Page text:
NR recycling program goes a little more green
Green recycling bins will start popping up along New Richmond curbs in the near future.
The city has decided to abandon its current recycling program, which requires residents to purchase plastic bags to place recyclables at the curb.
New Richmond has offered curbside recycling for at least 20 years, according to city officials. Residents have always been required to use the special bags to participate.
Over the years, however, many communities have switched to a bin system rather than the bag system. City Clerk Joe Bjelland said New Richmond was the last area community that offered organized collection to require bags for recycling.
But New Richmond recently received news that they will gain a grant, which allowed the community to purchase green, 18-gallon recycling bins. About 100 are now available at the Civic Center for residents to pick up and start using.
"We're getting grant money to cover part of the cost of the bins," Bjelland said.
Now, instead of spending $9 for 100 bags, Bjelland said residents will be charged $5 for each bin. The bins should last many years.
"People can still use the plastic bags until they're gone," Bjelland explained. "Stephens Sanitation will continue to pick up stuff that's in bags."
Jennifer Havens, recycling specialist for St. Croix County, said the change in New Richmond's recycling program was the result of earlier discussions about the cost effectiveness and success of the current system.
Havens said officials hope the new system will result in more recycling activity in New Richmond, along with a lower overall cost to residents.
The most recent recycling activity report from 2008 indicates that 715 tons of recyclables were collected in the city.
That compares to 3,210 tons in Hudson and 931 tons in the Town of Hudson.
"I does look a little light in terms of recycling in New Richmond," Havens said.
Part of the reason for the low numbers could be the inconvenience of having to use plastic bags for the curbside program. A bin program is usually viewed as more user friendly, she said.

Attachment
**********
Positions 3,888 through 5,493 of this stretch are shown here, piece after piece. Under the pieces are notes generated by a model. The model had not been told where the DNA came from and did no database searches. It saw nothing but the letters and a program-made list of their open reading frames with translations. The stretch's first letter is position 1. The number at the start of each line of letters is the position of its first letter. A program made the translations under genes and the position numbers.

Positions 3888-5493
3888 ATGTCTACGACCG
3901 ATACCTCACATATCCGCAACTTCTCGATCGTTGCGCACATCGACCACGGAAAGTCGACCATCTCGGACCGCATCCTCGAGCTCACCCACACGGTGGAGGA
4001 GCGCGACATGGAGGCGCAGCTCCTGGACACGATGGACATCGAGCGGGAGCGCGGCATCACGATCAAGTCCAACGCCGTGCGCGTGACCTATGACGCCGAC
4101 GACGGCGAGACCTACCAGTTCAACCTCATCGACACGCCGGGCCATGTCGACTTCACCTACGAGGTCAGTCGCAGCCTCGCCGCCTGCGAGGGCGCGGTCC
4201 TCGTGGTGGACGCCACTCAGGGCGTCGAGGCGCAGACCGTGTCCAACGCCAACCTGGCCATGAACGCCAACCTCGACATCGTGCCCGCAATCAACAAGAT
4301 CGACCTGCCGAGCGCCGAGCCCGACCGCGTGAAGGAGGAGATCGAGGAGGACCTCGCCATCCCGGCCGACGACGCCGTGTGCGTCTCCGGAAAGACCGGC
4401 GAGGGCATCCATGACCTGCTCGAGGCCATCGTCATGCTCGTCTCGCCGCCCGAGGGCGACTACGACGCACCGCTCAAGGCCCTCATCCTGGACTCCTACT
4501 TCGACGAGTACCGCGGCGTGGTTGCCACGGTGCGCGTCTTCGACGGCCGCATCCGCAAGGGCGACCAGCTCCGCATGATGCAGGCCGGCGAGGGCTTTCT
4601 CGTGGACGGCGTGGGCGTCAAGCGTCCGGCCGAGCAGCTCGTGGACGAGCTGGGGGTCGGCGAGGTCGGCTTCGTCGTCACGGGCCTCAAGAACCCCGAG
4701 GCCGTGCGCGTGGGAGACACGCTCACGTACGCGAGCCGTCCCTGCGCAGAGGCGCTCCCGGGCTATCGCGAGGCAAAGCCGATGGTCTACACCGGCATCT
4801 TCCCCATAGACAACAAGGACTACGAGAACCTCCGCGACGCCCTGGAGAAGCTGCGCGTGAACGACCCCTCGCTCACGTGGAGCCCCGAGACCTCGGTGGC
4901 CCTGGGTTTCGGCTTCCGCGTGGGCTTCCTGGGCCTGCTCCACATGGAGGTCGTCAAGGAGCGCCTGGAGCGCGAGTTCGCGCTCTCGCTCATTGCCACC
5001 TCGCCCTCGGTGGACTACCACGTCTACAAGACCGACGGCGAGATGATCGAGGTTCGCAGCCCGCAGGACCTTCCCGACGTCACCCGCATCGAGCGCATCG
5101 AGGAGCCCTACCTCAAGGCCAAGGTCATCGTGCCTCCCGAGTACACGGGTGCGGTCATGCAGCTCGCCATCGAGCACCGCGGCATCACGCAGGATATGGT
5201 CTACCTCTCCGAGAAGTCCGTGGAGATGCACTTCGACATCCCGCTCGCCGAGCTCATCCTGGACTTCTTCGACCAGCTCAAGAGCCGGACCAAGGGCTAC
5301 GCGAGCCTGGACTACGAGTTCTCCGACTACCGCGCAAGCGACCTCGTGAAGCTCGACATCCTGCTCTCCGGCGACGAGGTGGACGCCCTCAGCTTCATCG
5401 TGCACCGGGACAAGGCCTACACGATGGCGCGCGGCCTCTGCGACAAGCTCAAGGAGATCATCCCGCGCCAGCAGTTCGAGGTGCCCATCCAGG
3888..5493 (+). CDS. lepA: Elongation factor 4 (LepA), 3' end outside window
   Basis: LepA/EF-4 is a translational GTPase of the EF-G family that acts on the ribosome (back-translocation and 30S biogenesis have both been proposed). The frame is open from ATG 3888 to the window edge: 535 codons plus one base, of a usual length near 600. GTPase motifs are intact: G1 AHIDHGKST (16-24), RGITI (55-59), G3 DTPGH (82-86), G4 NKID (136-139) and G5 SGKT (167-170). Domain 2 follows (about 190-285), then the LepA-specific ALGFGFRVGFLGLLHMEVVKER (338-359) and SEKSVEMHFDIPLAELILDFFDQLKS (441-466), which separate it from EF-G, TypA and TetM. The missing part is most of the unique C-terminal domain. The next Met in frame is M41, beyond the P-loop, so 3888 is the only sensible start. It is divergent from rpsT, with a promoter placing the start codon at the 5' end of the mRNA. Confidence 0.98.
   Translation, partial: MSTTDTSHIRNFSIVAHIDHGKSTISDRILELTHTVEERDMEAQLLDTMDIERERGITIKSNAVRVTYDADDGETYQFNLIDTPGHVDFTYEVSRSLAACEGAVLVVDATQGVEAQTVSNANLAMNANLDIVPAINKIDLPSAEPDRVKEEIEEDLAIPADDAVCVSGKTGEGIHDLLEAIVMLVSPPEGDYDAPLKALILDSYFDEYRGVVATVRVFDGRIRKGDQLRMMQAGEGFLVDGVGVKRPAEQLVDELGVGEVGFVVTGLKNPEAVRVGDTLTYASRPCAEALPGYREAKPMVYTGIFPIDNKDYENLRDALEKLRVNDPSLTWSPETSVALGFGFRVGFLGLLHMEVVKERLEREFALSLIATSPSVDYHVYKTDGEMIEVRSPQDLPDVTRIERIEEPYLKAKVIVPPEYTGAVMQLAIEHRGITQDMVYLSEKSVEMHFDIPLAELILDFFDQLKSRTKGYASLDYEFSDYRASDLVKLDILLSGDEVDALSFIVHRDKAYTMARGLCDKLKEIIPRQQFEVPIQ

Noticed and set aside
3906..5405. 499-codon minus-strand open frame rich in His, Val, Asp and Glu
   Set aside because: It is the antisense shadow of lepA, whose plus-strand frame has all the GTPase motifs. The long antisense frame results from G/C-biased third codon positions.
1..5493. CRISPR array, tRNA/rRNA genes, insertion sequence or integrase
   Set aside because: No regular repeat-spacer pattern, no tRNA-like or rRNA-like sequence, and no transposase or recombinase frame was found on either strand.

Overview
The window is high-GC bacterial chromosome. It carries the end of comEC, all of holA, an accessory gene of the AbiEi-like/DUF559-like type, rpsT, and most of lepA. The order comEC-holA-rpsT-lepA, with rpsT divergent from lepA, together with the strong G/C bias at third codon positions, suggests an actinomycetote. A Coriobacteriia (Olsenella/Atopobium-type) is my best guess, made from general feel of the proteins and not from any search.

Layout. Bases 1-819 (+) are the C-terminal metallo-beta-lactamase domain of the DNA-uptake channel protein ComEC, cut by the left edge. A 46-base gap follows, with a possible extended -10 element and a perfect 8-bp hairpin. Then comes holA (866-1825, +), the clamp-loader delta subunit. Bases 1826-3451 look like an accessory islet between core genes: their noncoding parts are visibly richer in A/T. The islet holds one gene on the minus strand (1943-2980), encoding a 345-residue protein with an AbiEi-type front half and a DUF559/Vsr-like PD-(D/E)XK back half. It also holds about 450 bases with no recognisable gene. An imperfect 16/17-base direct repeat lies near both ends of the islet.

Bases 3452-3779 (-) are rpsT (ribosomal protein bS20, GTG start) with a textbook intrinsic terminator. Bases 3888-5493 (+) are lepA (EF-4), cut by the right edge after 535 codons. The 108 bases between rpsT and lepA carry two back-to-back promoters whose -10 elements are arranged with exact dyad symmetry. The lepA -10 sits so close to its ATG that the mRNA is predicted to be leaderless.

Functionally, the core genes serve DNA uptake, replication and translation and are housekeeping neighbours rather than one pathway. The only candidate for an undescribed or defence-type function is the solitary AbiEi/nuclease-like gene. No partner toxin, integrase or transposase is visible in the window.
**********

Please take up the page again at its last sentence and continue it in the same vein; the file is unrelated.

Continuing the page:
"I'll be surprised if we don't see growth in the numbers," she said. "Convenience is a factor and the bins are easy to store."
Havens also noted that getting rid of the recycling bags will also help the environment, as those bags will no longer be sent to the landfill.
"The bags do add to the waste stream at some point," she said.
With any change in a recycling program, Havens said, the shift gives the community a chance to promote participation in recycling again. That promotional boost should help participation as well.
"When nothing ever changes, people get complacent," Havens said. "This will help bring attention to recycling again."
The city contracts with Stephens Sanitation to pick up recycling left at the curb. The recycling trucks pick up recycling in half the community on one Saturday, then complete the remaining half the following Saturday.
Pick-up days for the recycling program will not change as a result of the switch to bins.
Stephens Sanitation will also continue to pick up the same recyclables, including plastic, glass bottles, jars, aluminum, steel food containers, newspapers, magazines, ad slicks, cereal boxes, corrugated cardboard, waste oil in a sealed container and used automotive batteries that are not leaking acid.
The city will continue to allow residents to drop off recyclable materials at the New Richmond Recycling Center, 215 N. Fifth St., on Saturday mornings from 8 a.m. to noon.
For more information about the city's recycling program, contact the city office at 246-4268.